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Performing with Stage Fright

Updated: May 4, 2023

As a performer, you live for the thrill of being on stage, the rush of adrenaline as your passion takes center stage. But what happens when a sense of dread and anxiety accompanies that thrill? It is entirely normal to feel nervous before a performance. Even the most seasoned of performers experience clammy hands and hitched breaths. Fear not, however, there are techniques you can use to calm yourself in these moments of stage fright. Ultimately, it's important to remember that the amazing feeling of actually performing and sharing your art with others is what makes all the nerves and hard work worth it.

One effective way to manage stage fright is by incorporating calming techniques into your everyday routine. By calming your body and mind before a performance, you can reduce the physical symptoms of anxiety and feel more focused and confident on stage. There are many different relaxation techniques you can try, and what works best for you will be different than what works for others. So read these techniques, and choose and try what might work for you!

1: Self awareness

One of the first steps in dealing with stage fright is to acknowledge that you're experiencing it. Accept that feeling nervous or anxious is normal, especially when performing in front of a live audience. Realizing what may be causing your feelings can help make them seem a lot less scary. The first step to conquering it is to take a second and realize that you are completely safe and that any panics you may be feeling are in your head.

2: Change the narrative

Now that we know why we are nervous, instead of fighting it, let's embrace it! Nervous energy is still energy that you can use to your advantage. The way we speak about things is the way we typically feel about things. Before going on stage we are rushed with a wave of energy, rather than framing it as anxiety, we can call it excitement. A good acting mentor with strong knowledge of the psychology of acting is Casting Director Faith Hibbs Clark, founder of the communication method for actors.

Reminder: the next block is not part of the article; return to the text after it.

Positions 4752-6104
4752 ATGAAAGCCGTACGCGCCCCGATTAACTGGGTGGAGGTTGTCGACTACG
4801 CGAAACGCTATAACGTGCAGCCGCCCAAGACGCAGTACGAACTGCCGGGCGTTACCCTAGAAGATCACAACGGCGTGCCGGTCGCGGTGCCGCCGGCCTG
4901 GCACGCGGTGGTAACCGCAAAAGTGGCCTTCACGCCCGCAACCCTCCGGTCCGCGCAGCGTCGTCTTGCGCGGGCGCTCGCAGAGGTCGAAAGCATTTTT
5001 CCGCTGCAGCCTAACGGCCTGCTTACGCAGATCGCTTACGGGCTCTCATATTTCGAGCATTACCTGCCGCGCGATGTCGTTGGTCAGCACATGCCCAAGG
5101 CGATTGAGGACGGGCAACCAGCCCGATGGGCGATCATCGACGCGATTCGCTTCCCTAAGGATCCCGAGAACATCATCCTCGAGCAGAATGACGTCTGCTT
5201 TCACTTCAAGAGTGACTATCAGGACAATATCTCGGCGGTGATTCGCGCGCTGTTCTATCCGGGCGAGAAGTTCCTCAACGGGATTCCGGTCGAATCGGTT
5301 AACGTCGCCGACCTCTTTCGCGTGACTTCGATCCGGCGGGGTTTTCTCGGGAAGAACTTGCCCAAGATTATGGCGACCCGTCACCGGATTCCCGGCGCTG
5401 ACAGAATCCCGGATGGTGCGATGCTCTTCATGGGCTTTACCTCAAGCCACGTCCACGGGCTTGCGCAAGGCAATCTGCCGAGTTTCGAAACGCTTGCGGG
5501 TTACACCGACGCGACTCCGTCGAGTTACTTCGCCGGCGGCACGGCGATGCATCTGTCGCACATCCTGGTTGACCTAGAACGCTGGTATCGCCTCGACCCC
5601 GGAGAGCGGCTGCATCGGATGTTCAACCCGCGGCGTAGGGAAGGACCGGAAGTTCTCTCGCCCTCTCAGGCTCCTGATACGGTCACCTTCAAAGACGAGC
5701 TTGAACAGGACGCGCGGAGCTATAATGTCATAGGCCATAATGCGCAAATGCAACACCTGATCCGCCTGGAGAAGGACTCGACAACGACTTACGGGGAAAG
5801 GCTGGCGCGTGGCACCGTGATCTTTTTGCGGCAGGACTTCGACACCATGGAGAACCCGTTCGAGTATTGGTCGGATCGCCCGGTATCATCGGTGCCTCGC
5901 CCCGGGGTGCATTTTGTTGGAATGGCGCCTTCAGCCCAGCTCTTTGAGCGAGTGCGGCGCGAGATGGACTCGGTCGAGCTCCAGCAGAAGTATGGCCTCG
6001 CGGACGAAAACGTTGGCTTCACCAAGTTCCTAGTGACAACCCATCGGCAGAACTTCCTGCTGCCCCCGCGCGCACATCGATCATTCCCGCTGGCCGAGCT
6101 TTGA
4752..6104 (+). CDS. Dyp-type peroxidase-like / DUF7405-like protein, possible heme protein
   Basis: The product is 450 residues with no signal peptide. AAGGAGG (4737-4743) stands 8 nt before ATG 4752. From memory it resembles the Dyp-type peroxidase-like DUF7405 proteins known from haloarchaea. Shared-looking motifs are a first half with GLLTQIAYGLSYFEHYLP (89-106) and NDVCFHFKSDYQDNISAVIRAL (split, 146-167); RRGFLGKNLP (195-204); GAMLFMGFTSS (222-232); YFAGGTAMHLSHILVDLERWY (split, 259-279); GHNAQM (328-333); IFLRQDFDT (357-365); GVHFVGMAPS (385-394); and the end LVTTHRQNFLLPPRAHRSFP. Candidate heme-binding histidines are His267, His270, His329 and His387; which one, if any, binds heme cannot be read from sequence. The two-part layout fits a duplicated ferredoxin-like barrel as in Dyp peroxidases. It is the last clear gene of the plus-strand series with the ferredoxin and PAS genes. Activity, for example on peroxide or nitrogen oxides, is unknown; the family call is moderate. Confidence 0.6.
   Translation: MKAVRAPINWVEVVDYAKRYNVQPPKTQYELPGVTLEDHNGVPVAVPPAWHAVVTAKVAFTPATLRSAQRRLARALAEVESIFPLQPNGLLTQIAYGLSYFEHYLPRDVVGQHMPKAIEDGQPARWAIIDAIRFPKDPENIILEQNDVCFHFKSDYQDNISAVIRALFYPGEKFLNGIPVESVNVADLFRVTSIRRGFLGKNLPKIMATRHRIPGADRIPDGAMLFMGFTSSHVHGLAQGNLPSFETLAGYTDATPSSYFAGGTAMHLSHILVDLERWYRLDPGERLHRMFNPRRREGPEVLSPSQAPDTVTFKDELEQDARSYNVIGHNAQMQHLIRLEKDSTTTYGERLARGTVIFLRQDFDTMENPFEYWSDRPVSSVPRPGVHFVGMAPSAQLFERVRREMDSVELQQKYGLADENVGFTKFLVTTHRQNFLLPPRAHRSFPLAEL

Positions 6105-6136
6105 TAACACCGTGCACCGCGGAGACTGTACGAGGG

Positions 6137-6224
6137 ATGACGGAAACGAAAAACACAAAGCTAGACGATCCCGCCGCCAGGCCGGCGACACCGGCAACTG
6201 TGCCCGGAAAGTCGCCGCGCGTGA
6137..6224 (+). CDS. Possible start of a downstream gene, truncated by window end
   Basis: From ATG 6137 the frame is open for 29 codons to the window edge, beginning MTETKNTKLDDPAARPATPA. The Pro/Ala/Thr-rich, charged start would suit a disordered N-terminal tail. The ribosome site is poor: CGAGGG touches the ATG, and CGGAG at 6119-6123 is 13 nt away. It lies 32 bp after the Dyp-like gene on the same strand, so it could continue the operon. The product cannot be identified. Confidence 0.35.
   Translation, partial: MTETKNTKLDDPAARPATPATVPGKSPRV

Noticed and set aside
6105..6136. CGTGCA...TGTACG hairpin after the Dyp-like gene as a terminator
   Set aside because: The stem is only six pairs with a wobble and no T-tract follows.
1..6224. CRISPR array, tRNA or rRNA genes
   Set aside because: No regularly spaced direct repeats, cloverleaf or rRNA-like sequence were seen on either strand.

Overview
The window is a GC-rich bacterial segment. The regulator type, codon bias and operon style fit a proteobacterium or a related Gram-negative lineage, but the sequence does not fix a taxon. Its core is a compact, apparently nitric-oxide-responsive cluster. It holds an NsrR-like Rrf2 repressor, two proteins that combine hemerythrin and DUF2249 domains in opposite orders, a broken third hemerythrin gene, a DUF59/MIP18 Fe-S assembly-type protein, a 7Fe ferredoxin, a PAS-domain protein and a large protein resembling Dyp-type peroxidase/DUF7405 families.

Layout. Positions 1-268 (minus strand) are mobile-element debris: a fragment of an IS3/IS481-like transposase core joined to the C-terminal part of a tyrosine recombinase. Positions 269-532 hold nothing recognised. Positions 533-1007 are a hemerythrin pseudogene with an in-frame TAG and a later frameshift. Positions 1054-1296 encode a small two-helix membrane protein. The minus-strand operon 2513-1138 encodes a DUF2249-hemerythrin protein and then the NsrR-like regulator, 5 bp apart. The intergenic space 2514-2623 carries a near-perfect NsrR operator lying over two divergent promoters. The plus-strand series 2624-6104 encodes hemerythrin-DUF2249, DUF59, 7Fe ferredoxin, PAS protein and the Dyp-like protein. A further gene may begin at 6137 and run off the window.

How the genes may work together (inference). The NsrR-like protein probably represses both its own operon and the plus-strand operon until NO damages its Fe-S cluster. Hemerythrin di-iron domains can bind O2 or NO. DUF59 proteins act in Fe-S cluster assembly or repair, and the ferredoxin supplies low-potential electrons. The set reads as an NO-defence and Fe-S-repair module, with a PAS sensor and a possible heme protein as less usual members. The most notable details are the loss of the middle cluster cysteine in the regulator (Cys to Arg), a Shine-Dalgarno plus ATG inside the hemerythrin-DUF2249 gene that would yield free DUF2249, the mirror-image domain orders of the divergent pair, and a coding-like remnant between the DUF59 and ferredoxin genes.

3: Breathing

I know it sounds dumb, “Just breath” is not the advice one wants to get when overcome with anxiety. Doing deep breathing exercises involve taking slow, deliberate breaths to help regulate your heart rate and calm your nerves. A common method of deep breathing is called box breathing. Box breathing is a simple breathing exercise where you breathe in for four seconds, hold your breath for four seconds, breathe out for four seconds, and then hold your breath again for four seconds. It's called "box" breathing because you imagine drawing the sides of a box as you do the exercise. This technique can help you feel calm and relaxed and is a great way to manage anxiety and stress.

4: Never stop performing!

The more you perform, the easier it'll be. However, it isn't because you get over the stage fright, even the best performers still get those pre-performance jitters, but rather because you discover your reasonings for performing. When your passion takes center stage and any one of your worries seem to melt away. Those are the moments you need to hold onto when riddled with anxiety. If you figure out why you want to do something, the how is the least of your worries.

Whether it's your first time performing for a live audience, or you’ve been on the stage for years, stage fright is a common experience for performers, but it doesn't have to control your performance. By using calming techniques and preparing your mind and body, you can overcome your fears and give your best performance yet. Remember that performing is about sharing your passion with others, and the rush of being on stage is an experience like no other. So take a deep breath, calm your nerves, and let your art shine. With practice, you'll find that stage fright becomes a thing of the past and that performing becomes an even more fulfilling experience.

Daniel Ward is an actor, writer, and contestant finalist of Broadway Bound Live Season 2 and can be contacted on Twitter @wordsofward34 or Instagram @wardledorp


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